Congressional Medal of Honor Recipients Travel on AA’s Flagship Liberty

In March, AA partnered with the Congressional Medal of Honor Society in a reception and charter flight from New York to Washington D.C. for 32 of our country's most cherished treasures, U.S Congressional Medal of Honor recipients and their families.

"Being in the presence of these great Americans and hearing what they had to say about life, service, and honor was life changing for me," said Bill Clark – AA Corporate Communications.

The Congressional Medal of Honor is the highest military decoration awarded by the United States government. It is be-stowed on a member of the United States armed forces who distinguishes himself "conspicuously by gallantry and intrepidity at the risk of his life above and beyond the call of duty while engaged in an action against an enemy of the United States." Because of the nature of its criteria, the medal is often awarded posthumously. According to the Congressional Medal of Honor Society, 3,447 soldiers have received the Medal (95 are alive today).

"I want to thank the employees of American Airlines for their commitment and dedication to honor their fellow Americans," said Robert Howard, President, CMH Charter. "We are awed, this is a magnificent reception. We get a lot of accolades, but I have never seen anything like this," added Joe Marm – 7th Cavalry Vietnam 1964.

AA is active in its support of military service through such endeavors as Seats for Soldiers and Snowball Express. The all-volunteer crew who worked the flight were both honored and privileged to help some of our country's heroes.

"As a veteran myself, I felt it was an incredible privilege to honor these people by working this flight. These people are incredible heroes," said Flight Attendant Bruce Ferris, a Vietnam vet 101st Airborne 1969-1970. "At a time when the word 'hero' is so over-used it is an honor to be in the presence of so many real heroes."

"It was an honor and a privilege to carry these veterans and their families for this event," added Captain Mike Roy, AA Pilot and retired Air Force.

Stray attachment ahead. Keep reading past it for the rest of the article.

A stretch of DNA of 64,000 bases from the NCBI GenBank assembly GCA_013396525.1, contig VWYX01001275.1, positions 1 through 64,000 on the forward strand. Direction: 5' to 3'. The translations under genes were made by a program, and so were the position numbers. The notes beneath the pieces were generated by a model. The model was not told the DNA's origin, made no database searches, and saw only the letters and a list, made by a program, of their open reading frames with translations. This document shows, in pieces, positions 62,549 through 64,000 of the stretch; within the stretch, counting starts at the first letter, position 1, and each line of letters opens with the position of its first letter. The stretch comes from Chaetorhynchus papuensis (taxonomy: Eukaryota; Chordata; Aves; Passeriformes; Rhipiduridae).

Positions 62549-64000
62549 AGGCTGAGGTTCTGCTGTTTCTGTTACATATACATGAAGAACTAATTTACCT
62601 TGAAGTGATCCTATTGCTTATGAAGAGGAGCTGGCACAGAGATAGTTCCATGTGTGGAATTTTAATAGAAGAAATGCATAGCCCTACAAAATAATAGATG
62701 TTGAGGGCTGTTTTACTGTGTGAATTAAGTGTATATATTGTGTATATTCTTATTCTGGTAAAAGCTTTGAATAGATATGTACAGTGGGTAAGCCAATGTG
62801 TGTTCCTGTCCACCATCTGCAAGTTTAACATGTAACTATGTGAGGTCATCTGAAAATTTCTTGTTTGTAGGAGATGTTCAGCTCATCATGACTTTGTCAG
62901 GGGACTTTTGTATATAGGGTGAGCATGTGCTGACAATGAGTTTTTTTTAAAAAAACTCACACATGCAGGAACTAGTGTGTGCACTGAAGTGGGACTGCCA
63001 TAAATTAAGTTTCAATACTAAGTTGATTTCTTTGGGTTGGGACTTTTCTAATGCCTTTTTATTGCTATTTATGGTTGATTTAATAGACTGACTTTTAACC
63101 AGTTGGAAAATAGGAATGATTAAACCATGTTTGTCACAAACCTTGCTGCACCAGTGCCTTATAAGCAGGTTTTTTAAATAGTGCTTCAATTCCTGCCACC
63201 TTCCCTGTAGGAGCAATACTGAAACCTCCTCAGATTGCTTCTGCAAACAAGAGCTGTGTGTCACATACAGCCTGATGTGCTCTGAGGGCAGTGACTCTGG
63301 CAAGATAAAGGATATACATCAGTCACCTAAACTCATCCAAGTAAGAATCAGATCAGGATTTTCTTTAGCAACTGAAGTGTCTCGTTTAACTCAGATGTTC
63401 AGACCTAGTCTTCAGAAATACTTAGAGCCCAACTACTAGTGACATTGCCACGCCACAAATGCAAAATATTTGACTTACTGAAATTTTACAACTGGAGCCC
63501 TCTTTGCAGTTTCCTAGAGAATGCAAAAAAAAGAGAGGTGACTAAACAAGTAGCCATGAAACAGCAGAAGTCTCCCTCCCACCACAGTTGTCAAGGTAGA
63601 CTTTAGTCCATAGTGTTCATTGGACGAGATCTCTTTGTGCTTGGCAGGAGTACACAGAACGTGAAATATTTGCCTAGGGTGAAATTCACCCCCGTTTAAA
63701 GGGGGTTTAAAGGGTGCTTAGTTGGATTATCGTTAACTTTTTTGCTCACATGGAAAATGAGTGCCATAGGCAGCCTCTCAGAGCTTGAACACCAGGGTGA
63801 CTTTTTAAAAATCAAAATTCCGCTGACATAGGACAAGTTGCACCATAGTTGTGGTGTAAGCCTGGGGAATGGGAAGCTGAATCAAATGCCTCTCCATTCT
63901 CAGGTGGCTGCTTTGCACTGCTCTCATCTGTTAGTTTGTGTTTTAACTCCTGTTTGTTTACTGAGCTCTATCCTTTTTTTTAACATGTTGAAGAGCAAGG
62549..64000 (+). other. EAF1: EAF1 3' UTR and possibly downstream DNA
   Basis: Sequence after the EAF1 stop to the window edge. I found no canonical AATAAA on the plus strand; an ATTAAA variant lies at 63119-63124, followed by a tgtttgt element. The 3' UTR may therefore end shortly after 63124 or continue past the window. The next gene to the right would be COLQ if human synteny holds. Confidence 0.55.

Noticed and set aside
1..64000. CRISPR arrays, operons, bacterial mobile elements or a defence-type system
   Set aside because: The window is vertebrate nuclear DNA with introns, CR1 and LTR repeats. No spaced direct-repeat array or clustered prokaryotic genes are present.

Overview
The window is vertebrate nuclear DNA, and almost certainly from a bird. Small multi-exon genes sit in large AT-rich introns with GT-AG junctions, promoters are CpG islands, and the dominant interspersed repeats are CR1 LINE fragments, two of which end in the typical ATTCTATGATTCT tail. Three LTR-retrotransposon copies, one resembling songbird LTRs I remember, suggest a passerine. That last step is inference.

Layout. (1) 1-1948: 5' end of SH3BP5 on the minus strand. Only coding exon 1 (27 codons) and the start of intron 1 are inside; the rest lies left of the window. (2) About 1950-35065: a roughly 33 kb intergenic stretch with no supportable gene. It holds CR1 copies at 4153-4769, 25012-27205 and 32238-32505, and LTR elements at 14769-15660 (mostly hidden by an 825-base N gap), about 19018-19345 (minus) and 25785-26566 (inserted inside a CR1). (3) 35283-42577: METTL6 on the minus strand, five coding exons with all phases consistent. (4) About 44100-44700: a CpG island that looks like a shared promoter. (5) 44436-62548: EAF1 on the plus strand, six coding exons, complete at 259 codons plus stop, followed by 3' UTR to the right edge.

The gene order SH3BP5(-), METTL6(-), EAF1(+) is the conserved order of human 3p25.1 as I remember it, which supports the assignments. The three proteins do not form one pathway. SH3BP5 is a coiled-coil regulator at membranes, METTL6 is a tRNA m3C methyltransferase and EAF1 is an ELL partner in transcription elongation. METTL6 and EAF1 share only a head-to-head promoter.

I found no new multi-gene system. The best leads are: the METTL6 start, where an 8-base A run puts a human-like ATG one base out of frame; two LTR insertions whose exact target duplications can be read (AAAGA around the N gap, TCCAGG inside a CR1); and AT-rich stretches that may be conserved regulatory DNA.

The passengers were surprised at departure by the port authority with a water salute of the aircraft by the fire department. Chief Pilot Mark Cronin announced to the cabin that the salute "was an aviation tradition for those we honor."

Post-9/11 GI Bill going smoothly, VA says

The Navy Times (6/26, Maze) reports, "Department of Veterans Affairs officials expressed confidence that the Aug. 1 launch of the Post-9/11 GI Bill will go smoothly, with the first benefits checks to be cut by the Treasury Department on Aug. 3. Testifying Thursday before" a House Veterans Affairs Committee panel, Keith Wilson, the VA's education service director, "said about 84,000 applications have been received, with 47,000 already processed and awaiting final certification of enrollment and calculation of tuition and fee payments." Wilson, "the VA official responsible for the program, is optimistic partly because a test of the accuracy in processing claims found 92 percent were done correctly, and most of the errors 'were fairly benign.'"

NextGov (6/26, Brewin) says that when Congress passed the Post-9/11 GI Bill, "veterans groups and critics worried" the VA "didn't have time to build a computer system to process the applications. But VA is processing claims faster than it receives them thanks to new information technology systems that partially automate the work, top department officials told" the House Veterans Affairs Economic Opportunity Subcommittee on Thursday. NextGov adds, "Paul Sullivan, executive director of Veterans for Common Sense, said he appreciates 'the fact VA is re-doubling its efforts to make sure the new GI bill payment process works' and added that veterans and Congress need to be reassured that the agency is prepared to pay Iraq and Afghanistan war veterans their correct education benefit in a timely manner."

ORD Veterans Employee Resource Group Honors Marines

Strains of patriotic songs played throughout the main concourse in Chicago as the 29 Palms Marine band entertained customers in May. The band was just one part of a ceremony cooridinated by AA to honor U.S. Marines. The concert was followed by a military color guard marching down the hallway and ending up at Gate K3.